During Advent, we are particularly aware of the divine mystery. We know what’s come, we know what is, we know what’s coming and we know what will come again: Christ the King. It’s an in-between time, and a perfect time for some self-reflection and activities which might help our students (and ourselves) better mindfully journey through the days.
This year I’m reading through Malcolm Guite’s Waiting On The Word which provides a poem a day with reflection for each day of Advent and then on through Epiphany in January. While a book like this would be far too difficult for our learners, the idea behind the book is one that could be easily turned into an Advent activity we could do with students – and done in whatever kind of school or community we hold our classes in.
In secular schools, we could set up a Christmas-themed project-based-activity which would have students work in groups to either write or find poems about topics like love, kindness, people traveling in difficult circumstances, gift-giving, and the like. This would be an ongoing project, with a little time devoted to it in each class, and around the time that Christmas comes, student work could be then gathered into a booklet that’s published either online or offline.
One could do much more much more directly of course in Christian schools and with Church groups. Yet, even for those of you who can do this much more, I’d still like you to think about ways you could do some outreach in secular contexts. It’s been my experience that it’s in these secular contexts where circumstances might require us not to say too much that some real magic can happen. But here let’s just go ahead and call these happenings the miracles that they are.
One of these miracles took place some years ago when I was teaching O. Henry’s The Gift of The Magi to a group of Japanese University students. This story, which is always fresh no matter how old it might be, really resonated with these students. That’s why we decided to extend things by having the class work in small groups to come up with modern versions of the story in which the young couple lived in a run-down apartment and worked at jobs that would be typical for central Japan.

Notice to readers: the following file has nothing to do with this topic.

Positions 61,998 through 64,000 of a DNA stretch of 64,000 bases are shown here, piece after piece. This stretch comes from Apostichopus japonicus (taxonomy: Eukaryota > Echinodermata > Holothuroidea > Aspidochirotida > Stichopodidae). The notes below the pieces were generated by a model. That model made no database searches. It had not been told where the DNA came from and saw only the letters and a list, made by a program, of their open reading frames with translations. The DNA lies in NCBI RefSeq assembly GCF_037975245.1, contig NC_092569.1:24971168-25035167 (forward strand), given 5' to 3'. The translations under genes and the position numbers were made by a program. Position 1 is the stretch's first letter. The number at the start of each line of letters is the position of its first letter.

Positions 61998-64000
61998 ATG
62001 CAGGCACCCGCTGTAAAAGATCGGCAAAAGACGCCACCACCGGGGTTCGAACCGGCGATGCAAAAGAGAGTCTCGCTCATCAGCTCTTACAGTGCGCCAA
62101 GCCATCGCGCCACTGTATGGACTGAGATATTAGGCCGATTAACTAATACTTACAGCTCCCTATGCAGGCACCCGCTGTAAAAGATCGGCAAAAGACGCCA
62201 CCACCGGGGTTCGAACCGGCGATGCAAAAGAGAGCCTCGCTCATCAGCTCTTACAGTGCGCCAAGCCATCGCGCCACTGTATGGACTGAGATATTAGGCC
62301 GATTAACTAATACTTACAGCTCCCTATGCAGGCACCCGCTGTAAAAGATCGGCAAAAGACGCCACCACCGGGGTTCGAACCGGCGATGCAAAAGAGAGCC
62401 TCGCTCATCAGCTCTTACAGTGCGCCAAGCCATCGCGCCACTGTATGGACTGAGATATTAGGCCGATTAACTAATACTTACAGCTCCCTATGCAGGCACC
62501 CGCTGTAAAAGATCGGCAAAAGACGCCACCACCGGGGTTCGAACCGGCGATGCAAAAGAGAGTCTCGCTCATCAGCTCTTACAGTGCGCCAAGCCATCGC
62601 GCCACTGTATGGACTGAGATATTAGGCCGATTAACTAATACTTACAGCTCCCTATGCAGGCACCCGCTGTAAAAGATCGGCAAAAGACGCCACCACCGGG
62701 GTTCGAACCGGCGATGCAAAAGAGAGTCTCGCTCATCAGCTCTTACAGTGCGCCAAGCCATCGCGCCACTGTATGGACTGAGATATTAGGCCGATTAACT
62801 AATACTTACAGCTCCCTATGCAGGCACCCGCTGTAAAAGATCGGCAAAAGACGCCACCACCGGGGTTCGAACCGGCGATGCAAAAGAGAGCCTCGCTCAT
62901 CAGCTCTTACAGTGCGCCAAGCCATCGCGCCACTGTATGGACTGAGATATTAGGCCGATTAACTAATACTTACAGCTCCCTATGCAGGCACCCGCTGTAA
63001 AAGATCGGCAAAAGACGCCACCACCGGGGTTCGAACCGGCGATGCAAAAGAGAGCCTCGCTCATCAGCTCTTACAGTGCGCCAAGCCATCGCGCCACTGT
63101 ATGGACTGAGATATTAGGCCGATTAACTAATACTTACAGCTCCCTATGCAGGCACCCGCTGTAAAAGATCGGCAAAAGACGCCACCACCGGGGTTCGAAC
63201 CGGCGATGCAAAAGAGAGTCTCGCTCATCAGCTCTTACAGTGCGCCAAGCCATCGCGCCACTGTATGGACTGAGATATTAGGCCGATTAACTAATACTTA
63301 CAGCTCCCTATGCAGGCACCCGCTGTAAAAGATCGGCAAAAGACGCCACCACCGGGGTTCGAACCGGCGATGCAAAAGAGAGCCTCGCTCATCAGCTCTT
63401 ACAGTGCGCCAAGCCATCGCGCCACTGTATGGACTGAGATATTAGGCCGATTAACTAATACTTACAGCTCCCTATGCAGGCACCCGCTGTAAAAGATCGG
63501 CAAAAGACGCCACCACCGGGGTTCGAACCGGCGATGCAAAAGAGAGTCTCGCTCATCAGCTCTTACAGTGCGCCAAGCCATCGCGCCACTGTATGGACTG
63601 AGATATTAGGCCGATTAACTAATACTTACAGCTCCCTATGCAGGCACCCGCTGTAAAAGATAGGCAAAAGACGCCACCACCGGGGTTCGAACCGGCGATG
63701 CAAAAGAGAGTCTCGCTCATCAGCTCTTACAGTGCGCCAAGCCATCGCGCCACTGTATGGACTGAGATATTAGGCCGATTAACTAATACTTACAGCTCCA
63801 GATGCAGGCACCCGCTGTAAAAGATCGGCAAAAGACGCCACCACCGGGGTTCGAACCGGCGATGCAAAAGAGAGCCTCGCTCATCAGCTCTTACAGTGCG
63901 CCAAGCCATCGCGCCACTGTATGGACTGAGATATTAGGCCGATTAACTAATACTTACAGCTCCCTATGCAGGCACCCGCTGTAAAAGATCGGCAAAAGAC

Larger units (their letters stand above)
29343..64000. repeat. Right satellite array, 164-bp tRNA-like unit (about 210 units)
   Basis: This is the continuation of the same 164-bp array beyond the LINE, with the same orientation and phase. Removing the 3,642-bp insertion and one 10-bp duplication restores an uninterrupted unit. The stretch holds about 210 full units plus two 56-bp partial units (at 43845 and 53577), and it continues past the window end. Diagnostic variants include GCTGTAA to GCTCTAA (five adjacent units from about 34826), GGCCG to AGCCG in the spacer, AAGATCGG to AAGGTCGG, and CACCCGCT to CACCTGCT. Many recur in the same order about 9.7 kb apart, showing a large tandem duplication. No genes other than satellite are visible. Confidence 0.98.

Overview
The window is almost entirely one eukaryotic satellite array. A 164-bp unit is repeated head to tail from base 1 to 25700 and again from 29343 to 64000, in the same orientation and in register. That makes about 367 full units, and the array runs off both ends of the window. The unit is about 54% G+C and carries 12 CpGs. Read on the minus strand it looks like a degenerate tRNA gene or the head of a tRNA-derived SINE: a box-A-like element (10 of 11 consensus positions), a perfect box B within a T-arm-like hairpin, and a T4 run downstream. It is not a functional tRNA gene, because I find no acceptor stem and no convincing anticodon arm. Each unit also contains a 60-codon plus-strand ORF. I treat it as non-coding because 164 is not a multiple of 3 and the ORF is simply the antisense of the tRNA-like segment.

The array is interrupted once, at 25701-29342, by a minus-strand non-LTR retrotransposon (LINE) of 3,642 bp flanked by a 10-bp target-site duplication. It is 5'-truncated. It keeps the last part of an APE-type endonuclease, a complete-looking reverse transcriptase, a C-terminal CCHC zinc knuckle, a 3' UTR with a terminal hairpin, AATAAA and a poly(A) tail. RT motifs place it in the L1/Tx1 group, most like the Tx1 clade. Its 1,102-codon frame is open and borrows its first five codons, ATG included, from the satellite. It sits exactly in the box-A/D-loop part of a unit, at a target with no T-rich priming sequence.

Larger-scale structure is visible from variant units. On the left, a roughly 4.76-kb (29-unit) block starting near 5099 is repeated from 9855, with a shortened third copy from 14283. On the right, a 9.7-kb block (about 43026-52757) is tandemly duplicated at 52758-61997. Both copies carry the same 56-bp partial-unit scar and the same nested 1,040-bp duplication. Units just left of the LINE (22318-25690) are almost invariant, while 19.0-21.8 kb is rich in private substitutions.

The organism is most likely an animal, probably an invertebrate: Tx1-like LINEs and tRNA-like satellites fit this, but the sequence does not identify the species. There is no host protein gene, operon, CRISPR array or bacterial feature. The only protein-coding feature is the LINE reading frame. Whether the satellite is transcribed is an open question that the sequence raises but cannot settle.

Students came up with some truly fabulous and very original versions, but one in particular shone far brighter than the others. That was the one about an unmarried couple expecting a baby at Christmas time, a couple who didn’t even have an apartment because no one would rent them one. Veering even further from the original story, the gift the couple ended up giving each other was a safe place to spend the night on Christmas Eve. There’s more to the story than this, but what I want to tell you is that as the leader of the group who wrote that version read this story out loud, I felt the room grow quiet and the presence of the Holy Spirit come sit with us.
That in itself would have been more than enough but then this happened: a few days later one of the students from that class came to my office and asked if she could talk with me. As she sat down, she noticed my copy of The Gift of The Magi on the shelf and began telling me how much she enjoyed it. Then after a few false starts, she told me she was pregnant and might have to drop out of school because of this.
There’s a long story between that previous paragraph and what I have to say next, but the time came when I was able to witness to this young woman about Christ’s love for her. This was years after that day in my office, sometime near the day she was about to graduate from university, and not long before she married the father of her baby.
Writing this today many years later, I’m able not only to see how God was at work in this story even long before I was aware of what was happening, but also how very clearly it was a whole series of in-between times for this young woman.
No matter what age-group you teach or what context you teach in, you’ll have students who do not need much explanation to know what it’s like to be in an in-between time. Any activities that you could do with your students that works in this gap between what is (or what was) and what’s coming would be an easy way in to unleashing the power that drives the mysteries of Advent, Christmas, and Epiphany.
Chuck Sandy is a writer, teacher trainer, motivational speaker, educational activist and pilgrim. Although his training and expertise is in English language teaching (ELT) and teacher training, he’s recently become known for his work on spirituality and compassion. Some of this grew out of experiences he had when walking the Camino de Santiago pilgrimage route across northern Spain in 2014.